U.S. Department of Energy


Date of this Version



Acta Materialia 60 (2012) 1712–1720;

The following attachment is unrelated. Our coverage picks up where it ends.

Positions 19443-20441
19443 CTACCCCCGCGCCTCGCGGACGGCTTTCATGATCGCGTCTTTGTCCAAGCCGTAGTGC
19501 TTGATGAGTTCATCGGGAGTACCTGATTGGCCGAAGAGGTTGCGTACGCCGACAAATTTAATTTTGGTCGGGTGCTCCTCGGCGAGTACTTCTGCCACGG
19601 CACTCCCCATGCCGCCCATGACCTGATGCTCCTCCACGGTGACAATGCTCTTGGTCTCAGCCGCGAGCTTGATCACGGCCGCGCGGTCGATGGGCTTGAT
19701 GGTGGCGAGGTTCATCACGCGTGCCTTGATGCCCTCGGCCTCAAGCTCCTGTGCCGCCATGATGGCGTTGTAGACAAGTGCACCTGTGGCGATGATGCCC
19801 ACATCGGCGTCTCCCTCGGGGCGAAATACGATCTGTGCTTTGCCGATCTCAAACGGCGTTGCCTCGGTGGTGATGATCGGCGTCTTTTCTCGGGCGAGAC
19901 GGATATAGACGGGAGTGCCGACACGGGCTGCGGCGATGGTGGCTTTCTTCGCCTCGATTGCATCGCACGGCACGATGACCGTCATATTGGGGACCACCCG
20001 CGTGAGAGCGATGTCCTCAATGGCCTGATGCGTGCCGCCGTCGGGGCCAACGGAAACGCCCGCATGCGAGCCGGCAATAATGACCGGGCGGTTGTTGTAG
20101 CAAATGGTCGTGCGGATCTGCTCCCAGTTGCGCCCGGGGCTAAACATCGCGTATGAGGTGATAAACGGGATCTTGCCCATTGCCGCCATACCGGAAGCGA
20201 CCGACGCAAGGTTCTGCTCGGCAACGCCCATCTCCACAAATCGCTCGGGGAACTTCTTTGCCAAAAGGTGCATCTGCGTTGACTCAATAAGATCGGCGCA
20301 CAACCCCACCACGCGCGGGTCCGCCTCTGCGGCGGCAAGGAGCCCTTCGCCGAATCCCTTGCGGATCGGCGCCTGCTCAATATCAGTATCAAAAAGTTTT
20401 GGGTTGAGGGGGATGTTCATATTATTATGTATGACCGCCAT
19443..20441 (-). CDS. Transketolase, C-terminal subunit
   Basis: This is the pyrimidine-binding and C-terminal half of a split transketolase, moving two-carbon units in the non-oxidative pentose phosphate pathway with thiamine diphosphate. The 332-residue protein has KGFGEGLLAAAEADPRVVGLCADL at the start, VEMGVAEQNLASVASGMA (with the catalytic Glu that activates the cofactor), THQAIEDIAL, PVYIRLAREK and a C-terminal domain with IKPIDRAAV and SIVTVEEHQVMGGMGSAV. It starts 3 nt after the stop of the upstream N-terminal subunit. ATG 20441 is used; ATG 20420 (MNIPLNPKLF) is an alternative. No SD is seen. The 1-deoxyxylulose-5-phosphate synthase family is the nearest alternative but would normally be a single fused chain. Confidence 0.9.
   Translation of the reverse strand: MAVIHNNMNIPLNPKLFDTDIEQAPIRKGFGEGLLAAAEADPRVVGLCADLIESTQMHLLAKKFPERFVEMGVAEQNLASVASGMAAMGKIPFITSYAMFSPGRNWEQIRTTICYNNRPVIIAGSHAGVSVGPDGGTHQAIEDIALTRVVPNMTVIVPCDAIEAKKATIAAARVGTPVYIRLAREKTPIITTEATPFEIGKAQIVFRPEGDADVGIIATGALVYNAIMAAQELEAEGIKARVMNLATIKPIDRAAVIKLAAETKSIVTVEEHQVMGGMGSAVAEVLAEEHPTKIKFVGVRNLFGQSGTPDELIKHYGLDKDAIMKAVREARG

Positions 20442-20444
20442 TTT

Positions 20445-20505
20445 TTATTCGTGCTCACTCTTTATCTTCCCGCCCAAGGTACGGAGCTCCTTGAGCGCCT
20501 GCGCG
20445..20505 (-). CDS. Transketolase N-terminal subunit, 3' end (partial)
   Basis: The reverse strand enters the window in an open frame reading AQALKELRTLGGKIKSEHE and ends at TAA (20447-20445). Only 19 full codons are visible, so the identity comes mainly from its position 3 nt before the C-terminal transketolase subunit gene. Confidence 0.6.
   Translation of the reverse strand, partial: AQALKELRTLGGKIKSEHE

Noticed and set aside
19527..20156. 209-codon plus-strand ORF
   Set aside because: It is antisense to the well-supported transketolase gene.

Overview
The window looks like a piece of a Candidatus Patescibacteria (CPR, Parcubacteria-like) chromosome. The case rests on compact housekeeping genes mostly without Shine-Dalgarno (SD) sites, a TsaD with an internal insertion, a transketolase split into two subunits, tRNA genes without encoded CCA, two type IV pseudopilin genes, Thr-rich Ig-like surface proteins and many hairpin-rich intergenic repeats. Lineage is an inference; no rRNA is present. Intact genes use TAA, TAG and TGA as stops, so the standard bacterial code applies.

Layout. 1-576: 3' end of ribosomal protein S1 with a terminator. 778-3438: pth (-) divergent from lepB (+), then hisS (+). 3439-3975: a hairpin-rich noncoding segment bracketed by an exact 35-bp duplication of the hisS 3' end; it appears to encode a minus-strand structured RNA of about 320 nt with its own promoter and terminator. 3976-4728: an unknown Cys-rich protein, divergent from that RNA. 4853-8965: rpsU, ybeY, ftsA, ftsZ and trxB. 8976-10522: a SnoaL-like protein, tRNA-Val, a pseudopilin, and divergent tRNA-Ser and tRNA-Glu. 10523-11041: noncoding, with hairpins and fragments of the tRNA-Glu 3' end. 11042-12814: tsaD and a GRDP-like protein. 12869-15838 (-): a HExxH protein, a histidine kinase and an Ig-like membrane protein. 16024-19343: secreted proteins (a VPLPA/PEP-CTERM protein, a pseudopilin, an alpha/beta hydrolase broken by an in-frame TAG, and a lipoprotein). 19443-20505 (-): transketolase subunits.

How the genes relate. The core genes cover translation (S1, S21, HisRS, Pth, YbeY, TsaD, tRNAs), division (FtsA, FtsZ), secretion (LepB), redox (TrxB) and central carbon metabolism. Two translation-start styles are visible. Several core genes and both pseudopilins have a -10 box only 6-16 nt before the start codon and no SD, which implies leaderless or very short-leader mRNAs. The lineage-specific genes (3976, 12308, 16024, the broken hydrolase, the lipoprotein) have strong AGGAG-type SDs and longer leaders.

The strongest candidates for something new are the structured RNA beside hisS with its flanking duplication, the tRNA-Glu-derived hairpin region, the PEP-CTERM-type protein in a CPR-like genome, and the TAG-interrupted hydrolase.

After sliding contact of a hard spherical counterface on a metal surface, the resulting wear scar possesses a complex microstructure consisting of dislocations, dislocation cells, ultrafine or nanocrystalline grains, and material that has undergone dynamic recovery. There remains a controversy as to the mechanical properties of the tribolayer formed in this wear scar. To investigate the properties of this thin layer of damaged material in single crystal nickel, we employed two complementary techniques: pillar compression and nanoindentation. In both techniques, the tests were tailored to characterize the near surface properties associated with the top 500 nm of material, where the wear-induced damage was most extensive. Pillar compression indicated that the worn material was substantially softer than neighboring unworn base metal. However, nanoindentation showed that the wear track was substantially harder than the base metal. These apparently contradictory results are explained on the basis of source limited deformation. The worn pillars are softer than unworn pillars due to a pre-straining effect: undefected pillars are nearly free of dislocations, whereas worn pillars have pre-existing dislocations built in. Nanoindentation in worn material behaves harder than unworn single crystal nickel due to source length reduction from the fine-grained wear structure.